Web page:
What I imagine another planet must look like at dusk…
What I imagine another planet must look like at dusk…
Bisbee has become quite a little art town, with its beautiful homes, winding streets, and thousand staircases. It’s always cooler than the lower desert, and has some great restaurants and a brewery.
My diary tells me all I wanted was my own room. A place that didn’t move. People who knew me, boys who looked at me and wanted me and asked for my number. Only I’d never had a number. The only telephones we used were pay phones, at a corner behind the casino in Winnemucca while the dust blew by and the clouds settled in, while Dad played cards and drank somewhere inside and we sat outside and tried to be still and patient, tempers growing thin and us fidgeting, hungry. In front of a Bashas’ grocery store in Parker, Arizona, from the safety of a grocery trip that got Mom and I away from the desert on our own for a whole day to civilization, ice cream, the library. She’d check in on Granny, call her friend back in Georgia. Let them know we were still alive – did they wonder how long? But she’d made her own choices, they’d say, shaking well-coiffed Southern heads and not even trying to understand. She always was a little wild, that Mary. I didn’t know the wild Mary existed. All I’d ever seen was a sweet cowed woman that loved us more than anything.
Kids don’t know any better. They’re programmed to want to conform, to fit in, to survive in the herd and not be noticed. If I’d continued on the road as a teenager, if we’d kept going while I decided who I was going to be I would never have been able to stop. I know it in my bones. They say “You’d still be on the road, baby. You’d be somewhere in South America by now. On your way to China.” And I ache to be that person that I might have been. The person that I am feels hollow, too light to pull myself free from the clay of the earth and the roots growing round my feet. I imagine the flutter of leaves breaking free from branches, the flight of each one flashes of tiny freedoms and bursts of joy.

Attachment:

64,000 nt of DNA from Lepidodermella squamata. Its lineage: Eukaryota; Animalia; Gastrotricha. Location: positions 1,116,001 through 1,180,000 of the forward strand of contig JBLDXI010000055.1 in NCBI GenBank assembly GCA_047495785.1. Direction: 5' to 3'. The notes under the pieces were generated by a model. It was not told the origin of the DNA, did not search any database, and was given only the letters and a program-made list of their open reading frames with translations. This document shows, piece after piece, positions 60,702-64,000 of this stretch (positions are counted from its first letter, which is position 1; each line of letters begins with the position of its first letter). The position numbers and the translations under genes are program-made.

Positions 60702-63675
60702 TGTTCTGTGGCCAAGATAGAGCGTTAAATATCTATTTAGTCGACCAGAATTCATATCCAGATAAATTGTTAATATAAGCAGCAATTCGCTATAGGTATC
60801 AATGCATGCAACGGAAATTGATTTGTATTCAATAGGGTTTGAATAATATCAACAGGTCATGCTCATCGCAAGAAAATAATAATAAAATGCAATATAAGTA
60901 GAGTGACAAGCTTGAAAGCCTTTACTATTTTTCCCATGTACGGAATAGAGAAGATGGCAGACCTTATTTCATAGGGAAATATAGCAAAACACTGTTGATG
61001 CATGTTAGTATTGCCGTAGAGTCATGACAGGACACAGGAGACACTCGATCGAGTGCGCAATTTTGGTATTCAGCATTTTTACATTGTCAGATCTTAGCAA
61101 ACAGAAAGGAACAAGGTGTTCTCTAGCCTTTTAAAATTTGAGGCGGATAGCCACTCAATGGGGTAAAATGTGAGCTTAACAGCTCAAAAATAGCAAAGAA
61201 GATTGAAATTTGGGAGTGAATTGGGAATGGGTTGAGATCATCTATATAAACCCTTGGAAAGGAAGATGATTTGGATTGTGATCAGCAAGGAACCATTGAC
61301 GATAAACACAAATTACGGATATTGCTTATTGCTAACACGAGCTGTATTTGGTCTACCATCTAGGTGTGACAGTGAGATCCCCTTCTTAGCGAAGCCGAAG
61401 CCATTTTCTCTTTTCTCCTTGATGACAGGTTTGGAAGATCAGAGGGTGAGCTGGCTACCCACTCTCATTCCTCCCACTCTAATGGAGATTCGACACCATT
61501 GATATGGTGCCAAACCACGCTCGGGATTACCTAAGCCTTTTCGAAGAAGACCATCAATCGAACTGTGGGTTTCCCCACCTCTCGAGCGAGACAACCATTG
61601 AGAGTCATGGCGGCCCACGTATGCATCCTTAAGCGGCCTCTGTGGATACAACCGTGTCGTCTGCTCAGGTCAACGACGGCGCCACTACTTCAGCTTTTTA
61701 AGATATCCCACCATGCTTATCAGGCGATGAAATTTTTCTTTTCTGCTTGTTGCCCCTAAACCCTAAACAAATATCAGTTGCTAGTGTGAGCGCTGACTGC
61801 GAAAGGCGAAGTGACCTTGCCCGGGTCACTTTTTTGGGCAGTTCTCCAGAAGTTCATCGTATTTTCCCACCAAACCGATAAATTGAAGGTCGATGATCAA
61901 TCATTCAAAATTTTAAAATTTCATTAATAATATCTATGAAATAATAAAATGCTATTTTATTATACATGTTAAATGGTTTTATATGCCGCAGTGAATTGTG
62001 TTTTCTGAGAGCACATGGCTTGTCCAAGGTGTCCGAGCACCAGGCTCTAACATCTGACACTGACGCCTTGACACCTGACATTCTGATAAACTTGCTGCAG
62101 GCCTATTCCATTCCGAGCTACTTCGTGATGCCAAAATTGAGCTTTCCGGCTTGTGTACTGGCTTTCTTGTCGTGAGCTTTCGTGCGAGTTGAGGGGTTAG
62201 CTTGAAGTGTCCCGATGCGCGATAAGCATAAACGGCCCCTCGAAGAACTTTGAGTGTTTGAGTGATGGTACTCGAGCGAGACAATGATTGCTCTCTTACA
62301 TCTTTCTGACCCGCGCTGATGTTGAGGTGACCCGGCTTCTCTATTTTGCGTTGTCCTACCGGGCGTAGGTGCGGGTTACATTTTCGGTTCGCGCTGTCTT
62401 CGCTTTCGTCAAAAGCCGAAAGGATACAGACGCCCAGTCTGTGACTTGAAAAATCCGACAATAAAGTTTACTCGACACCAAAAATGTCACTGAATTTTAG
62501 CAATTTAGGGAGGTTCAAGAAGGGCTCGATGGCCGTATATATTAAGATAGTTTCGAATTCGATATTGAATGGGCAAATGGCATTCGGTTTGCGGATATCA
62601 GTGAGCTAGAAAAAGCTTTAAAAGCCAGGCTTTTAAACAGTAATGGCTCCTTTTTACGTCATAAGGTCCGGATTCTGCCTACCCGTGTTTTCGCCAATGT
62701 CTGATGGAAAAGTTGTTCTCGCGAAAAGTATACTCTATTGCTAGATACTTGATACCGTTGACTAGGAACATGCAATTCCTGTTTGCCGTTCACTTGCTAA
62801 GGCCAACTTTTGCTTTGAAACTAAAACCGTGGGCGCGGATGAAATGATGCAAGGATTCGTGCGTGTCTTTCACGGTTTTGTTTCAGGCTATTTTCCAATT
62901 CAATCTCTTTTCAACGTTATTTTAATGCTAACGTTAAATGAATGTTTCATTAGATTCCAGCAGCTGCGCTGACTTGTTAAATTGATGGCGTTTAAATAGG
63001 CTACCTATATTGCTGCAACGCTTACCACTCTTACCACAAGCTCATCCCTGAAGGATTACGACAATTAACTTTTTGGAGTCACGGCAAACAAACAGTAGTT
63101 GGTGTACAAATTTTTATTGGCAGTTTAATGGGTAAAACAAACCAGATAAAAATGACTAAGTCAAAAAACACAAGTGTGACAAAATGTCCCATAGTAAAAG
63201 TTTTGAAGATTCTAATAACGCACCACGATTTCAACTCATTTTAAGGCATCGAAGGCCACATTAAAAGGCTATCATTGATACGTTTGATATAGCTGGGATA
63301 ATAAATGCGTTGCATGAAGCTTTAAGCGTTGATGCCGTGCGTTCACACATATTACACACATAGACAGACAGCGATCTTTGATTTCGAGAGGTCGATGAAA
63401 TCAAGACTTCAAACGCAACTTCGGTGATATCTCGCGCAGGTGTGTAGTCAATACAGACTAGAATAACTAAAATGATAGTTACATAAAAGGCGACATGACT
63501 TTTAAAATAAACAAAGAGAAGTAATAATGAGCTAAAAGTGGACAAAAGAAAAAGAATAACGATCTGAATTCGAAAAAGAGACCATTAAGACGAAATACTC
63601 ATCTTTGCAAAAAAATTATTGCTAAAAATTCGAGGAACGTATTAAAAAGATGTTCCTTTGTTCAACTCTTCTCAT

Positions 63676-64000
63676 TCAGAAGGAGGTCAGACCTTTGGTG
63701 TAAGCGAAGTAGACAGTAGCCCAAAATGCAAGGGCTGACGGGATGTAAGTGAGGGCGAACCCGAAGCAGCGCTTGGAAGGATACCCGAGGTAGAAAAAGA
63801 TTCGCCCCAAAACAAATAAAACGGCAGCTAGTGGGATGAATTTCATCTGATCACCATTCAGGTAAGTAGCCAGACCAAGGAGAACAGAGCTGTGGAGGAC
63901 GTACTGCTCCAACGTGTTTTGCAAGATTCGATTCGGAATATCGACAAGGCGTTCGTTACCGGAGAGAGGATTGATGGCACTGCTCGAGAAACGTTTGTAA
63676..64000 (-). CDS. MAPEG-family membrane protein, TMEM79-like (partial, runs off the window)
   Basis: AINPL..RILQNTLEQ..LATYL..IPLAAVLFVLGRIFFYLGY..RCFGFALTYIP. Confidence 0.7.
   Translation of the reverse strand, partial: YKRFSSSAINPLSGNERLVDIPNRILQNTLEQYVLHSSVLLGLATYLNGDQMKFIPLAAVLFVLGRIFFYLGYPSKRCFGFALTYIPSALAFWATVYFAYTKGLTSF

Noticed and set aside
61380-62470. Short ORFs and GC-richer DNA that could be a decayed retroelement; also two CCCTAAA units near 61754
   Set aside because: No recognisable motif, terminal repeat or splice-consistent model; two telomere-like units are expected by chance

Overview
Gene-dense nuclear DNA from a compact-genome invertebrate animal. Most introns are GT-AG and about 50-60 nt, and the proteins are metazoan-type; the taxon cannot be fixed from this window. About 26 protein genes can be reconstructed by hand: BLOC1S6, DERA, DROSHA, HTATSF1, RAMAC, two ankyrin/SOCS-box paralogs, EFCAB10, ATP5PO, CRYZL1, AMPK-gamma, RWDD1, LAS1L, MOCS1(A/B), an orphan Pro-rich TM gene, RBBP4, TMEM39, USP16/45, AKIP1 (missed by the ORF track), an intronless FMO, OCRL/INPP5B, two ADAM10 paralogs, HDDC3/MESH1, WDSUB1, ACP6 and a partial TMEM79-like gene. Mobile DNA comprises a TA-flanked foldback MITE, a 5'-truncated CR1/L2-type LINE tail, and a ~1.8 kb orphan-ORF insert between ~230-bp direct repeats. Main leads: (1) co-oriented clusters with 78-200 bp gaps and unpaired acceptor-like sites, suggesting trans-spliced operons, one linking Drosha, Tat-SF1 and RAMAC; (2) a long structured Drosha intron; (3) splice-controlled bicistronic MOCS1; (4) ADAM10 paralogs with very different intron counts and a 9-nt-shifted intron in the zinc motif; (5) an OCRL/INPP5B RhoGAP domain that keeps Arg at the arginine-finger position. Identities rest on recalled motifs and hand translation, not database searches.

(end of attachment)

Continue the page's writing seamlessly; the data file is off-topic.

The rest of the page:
The old Airstream settles on Don’s land, her tires sighing out the breath pumped into them 20 (goddamn!) years ago at some far away rest stop- Nevada- maybe Oregon air, seeping out of tires no longer hard and young. Happens to us all.
I see her aging, flaking, and I know her and my destinies include me making her new again. I have to, I’ll rip out her insides and make her mine, strong and road-worthy again. Not young, I don’t have that kind of magic. But youth is not everything. I’d rather have her history, her wisdom. I don’t care how long or how much it costs. We will travel the road again together. But there won’t be 6 of us packed in there again.
The Airstream will be 26 feet of pure minimalist modern luxury when I’m done. Light and bright inside, and light on the road. I wish someone could buff me up and take out the nascent wrinkles before I reach her state of tired.
Walking into the trailer, our old home, brings back Needles where we first lived encased in her well-kept confines, the relative luxury of running water and electricity, of Karl’s borrowed showers, and his desperate want of my mother. I see that most in retrospect, don’t know if it was true and only assume.